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Afro or Latino people have more difficulties in renting a house. Photo: Konstantin Postumitenko- Prostock-studio
African-American and Latino people have more difficulties in renting a house. Photo: Konstantin Postumitenko- Prostock-studio

People with Latino or African-American names have a harder time renting a home in the U.S.

A new study shows that white people have better outcomes in the housing market.

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According to a study developed by the National Bureau of Economic Research, Latinos and African-Americans still face more restrictions when renting in the United States. The study specifically pinpoints how the name of the person interested in renting influences the response they receive.
 
The study, which was published in November, is the largest of its kind to date and stems from an experiment in which a computer robot sent fictitious tenant queries to 8,476 managers that advertised their properties on online platforms in the country's major real estate markets.
Sampled from more than 25,000 interactions with rental property managers in the 50 largest U.S. cities, the study revealed that African-American, Hispanic, and Latino tenants face discriminatory restrictions in most of the country.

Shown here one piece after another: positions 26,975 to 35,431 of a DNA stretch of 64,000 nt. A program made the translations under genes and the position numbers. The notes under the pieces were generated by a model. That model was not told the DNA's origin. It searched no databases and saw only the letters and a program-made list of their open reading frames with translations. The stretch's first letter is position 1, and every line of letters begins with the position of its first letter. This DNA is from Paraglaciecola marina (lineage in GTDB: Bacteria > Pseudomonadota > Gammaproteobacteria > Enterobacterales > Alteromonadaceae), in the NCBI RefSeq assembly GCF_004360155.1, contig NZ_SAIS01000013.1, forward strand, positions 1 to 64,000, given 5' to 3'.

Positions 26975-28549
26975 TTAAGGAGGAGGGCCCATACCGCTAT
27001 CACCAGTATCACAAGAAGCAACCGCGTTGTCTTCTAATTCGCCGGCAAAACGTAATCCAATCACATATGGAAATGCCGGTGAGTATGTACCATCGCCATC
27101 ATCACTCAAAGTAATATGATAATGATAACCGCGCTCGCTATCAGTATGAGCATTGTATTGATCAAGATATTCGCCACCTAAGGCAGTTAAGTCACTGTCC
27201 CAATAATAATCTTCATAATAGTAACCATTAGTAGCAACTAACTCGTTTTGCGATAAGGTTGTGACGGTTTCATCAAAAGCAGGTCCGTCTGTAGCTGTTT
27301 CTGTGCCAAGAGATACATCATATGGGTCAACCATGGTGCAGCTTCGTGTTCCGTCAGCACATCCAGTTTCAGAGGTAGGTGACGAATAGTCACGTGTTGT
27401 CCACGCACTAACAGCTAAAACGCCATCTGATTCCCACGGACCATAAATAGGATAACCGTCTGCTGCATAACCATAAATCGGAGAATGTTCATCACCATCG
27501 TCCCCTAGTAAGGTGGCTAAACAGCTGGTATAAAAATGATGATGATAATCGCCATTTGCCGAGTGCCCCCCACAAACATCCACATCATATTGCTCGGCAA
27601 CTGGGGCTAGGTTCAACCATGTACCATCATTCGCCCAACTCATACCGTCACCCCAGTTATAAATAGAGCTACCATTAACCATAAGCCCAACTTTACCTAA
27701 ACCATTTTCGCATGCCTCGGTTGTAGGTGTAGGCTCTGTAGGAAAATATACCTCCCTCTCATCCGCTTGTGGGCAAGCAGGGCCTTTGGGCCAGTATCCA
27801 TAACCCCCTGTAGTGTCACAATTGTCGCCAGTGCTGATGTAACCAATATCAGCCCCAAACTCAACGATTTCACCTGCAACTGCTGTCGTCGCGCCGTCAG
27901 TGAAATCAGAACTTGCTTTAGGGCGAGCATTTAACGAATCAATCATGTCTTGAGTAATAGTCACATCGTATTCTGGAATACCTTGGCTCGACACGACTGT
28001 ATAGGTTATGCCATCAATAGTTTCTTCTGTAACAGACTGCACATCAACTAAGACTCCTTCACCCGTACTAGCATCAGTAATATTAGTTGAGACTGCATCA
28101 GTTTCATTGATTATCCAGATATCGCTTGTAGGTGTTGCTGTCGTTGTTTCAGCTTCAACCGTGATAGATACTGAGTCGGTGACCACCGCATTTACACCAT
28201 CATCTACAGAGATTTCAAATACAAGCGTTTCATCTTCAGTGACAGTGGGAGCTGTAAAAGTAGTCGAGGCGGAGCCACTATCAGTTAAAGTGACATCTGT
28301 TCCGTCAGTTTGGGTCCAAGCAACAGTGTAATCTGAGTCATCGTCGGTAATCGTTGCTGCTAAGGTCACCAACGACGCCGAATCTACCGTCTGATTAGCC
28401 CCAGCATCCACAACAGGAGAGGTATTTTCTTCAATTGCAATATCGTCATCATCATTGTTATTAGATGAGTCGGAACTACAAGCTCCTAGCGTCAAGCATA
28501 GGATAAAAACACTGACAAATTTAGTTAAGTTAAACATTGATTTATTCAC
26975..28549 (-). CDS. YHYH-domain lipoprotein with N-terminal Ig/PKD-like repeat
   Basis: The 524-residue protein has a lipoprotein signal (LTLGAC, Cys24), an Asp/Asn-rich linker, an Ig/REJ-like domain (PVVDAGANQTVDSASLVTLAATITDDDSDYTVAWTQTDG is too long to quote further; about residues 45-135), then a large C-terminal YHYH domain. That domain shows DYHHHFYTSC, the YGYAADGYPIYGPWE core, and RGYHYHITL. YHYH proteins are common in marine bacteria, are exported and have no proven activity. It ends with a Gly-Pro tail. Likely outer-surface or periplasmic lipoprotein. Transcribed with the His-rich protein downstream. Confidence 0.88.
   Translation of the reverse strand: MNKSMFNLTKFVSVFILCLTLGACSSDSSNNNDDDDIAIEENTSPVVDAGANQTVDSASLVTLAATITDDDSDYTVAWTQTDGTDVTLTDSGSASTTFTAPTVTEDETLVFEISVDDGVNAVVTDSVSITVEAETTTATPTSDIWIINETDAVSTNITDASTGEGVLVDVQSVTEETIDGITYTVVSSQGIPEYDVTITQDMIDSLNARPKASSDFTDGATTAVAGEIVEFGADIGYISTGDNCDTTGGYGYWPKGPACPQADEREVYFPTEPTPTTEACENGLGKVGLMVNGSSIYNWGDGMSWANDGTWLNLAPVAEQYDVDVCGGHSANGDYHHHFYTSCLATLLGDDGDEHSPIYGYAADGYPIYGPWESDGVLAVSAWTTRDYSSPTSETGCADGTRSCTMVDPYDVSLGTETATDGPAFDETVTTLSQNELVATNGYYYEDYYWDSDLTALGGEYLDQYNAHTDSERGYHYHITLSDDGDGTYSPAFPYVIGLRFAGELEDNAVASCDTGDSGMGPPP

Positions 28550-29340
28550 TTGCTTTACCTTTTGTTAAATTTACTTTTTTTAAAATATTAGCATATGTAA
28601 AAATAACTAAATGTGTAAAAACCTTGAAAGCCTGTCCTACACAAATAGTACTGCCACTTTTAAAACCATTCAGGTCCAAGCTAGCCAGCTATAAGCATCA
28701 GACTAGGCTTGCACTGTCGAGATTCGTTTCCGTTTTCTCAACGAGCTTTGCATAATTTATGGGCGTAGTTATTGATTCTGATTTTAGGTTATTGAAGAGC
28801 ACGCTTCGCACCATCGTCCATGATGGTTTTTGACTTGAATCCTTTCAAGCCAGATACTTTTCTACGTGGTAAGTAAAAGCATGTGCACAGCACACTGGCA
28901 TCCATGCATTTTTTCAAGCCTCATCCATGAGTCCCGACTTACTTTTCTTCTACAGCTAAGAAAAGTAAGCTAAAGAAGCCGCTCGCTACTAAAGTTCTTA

The methodology for the research used a computer bot that sent queries with fictitious first and last names associated with one of the three ethnic categories in the study. 
 
Queries sent from white tenant identities received an average response rate of 60%, while those sent from names associated with African Americans and Hispanics had rates 5.6 and 2.8 percentage points lower, respectively.
 
In contrast, queries sent from Latino identities faced greater constraints in the Northeast (8.1 % fewer responses than whites), the South and Midwest (5.2 % and 3.6 %), and then the West (2.6 %).
 
"Greater discriminatory restrictions on renters of color (especially African-Americans) are associated with higher levels of residential segregation and greater differences in intergenerational income mobility," the study's results read. 
 
According to its authors, the matching study's measures of discrimination effectively predict actual outcomes.
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